Sunday, February 22, 2009

Amos 'n Andy: Anatomy of a Controversy

After midnight tonight you can hear a radio episode of Amos & Andy called "Ruby's Diamond" on CHML-AM 900 from Hamilton, Ontario. But if any station in the U.S. broadcast this show, the outcry against it would be overwhelming. Why is Amos 'n Andy unofficially banned in the U.S.? is running a TV documentary from 1983 called Amos 'n' Andy: Anatomy of a Controversy. Hosted by the late funnyman George Kirby, this program takes a look at and even runs a lengthy clip from the TV show.

The NAACP successfully pressured CBS in 1953 to cancel the popular program after two years and finally to remove the popular program from syndicated repeats in the mid-1960s. After seeing this documentary, hearing the original actors talk about their roles, and doing some research (including watching episodes on youtube), I concluded that the time has come to let this show come home. From what I saw, many of the images were very positive showing African Americans as hard working professionals with good family values. The negative images or articulation were no more demeaning than Jimmy Walker in GOOD TIMES or many hip-hop videos. The artistry of these fine actors deserves to be seen.

Trivia: the theme from the show came from BIRTH OF A NATION.

Note: if this show comes back to TV, people who have "borrowed" from it are going to be embarrassed. For example, there's a scene in MULTIPLICITY where Eugene Levy surfaces a driveway and Michael Keaton says you did a good job but you got the address wrong by two--you were supposed to do the house next door! How did I make this connection? Don Imus used to run a bumper of the ANDY radio clip that inspired this scene.

I'm going to turn this part of the post to hulu poster pembroke1952
Pioneers? Absolutely. I am African American and grew up watching the Amos n' Andy show in the late 1950's. I'm 57 years old and I think they were funny then and I think they're funny now. The Godsen and Corell black-face routine I didn't care for, but the actual African American cast playing the roles of Kingfish, Amos, Andy, Sapphire, her 'Momma', Lightnin' & Algonquin Calhoun (the attorney) should be ranked among the most talented great comediens of all time. Imagine breaking into the television medium at that time, especially being the first all Black cast television show in the 50's. As for their acting, they should be seen for just that - their ACTING. See it for what it is - pure raw talent. I see no difference in their comedic genius than the Wayans Show, the Three Stooges, Sanford & Son, or Good Times - silly, goofy, funny and sometimes dramatic. It's unfortunate it was during a time when racial tension was high but we should see these guys for what they were, talented comediens. I was fortunate to buy a DVD collection of the tv series on-line and have all 86 tv shows on DVD - and I have a good laugh everytime I watch them! I'm not ashamed - I VERY proud of them!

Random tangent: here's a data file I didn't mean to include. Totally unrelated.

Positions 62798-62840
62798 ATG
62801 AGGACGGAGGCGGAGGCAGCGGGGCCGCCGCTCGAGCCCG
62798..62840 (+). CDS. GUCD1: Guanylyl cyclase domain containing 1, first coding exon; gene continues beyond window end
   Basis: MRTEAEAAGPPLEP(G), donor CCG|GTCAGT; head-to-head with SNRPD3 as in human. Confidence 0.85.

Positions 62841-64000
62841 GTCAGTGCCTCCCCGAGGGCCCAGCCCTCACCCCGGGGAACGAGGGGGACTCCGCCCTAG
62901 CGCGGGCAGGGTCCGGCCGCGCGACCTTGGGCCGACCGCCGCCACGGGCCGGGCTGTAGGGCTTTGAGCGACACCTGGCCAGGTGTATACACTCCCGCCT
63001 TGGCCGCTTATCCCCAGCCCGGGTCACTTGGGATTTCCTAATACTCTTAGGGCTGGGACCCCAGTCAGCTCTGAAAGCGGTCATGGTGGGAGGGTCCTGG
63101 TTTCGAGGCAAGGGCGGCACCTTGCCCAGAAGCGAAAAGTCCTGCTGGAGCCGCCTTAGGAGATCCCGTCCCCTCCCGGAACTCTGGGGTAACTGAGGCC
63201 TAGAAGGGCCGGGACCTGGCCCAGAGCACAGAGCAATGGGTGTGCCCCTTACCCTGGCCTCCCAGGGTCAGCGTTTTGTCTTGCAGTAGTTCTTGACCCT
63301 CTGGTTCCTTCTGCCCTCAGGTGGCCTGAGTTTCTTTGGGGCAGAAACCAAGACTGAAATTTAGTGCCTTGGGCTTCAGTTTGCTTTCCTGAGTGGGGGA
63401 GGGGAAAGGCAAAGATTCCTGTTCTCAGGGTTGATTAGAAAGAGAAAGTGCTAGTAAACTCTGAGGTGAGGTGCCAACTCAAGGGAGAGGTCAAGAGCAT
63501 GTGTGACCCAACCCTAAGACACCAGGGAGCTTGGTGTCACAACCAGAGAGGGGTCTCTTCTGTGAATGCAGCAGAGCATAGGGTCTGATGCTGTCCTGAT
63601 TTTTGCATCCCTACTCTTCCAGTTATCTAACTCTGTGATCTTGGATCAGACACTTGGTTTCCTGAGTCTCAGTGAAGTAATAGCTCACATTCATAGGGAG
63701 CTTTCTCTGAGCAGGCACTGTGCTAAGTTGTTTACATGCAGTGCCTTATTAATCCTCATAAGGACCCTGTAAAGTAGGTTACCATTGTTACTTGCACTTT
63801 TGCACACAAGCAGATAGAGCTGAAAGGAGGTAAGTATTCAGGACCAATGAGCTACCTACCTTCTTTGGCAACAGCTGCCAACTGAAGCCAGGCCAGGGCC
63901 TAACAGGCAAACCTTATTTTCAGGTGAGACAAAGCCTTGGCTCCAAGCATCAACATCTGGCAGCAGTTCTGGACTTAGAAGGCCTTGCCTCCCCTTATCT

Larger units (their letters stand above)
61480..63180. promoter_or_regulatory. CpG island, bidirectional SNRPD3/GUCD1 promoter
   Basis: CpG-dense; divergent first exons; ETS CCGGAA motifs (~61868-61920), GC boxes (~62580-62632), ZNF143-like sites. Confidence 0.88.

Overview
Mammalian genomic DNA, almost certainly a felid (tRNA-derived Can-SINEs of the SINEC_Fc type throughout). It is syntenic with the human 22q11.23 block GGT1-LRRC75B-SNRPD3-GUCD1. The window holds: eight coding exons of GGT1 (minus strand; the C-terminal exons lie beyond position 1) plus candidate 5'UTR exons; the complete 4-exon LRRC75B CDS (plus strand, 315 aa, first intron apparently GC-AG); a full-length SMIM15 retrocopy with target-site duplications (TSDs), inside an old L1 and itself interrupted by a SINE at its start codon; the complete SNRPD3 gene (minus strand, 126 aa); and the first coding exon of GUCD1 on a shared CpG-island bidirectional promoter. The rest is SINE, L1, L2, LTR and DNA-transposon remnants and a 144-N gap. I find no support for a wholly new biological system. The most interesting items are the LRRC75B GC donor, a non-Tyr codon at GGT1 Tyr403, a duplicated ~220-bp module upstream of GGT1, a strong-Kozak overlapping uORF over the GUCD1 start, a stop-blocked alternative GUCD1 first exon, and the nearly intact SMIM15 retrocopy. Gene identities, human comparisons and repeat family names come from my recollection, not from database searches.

In conclusion, judge for yourself. Here is the pilot episode of the show, courtesy of youtube. You can also rent the DVDs from Netflix.

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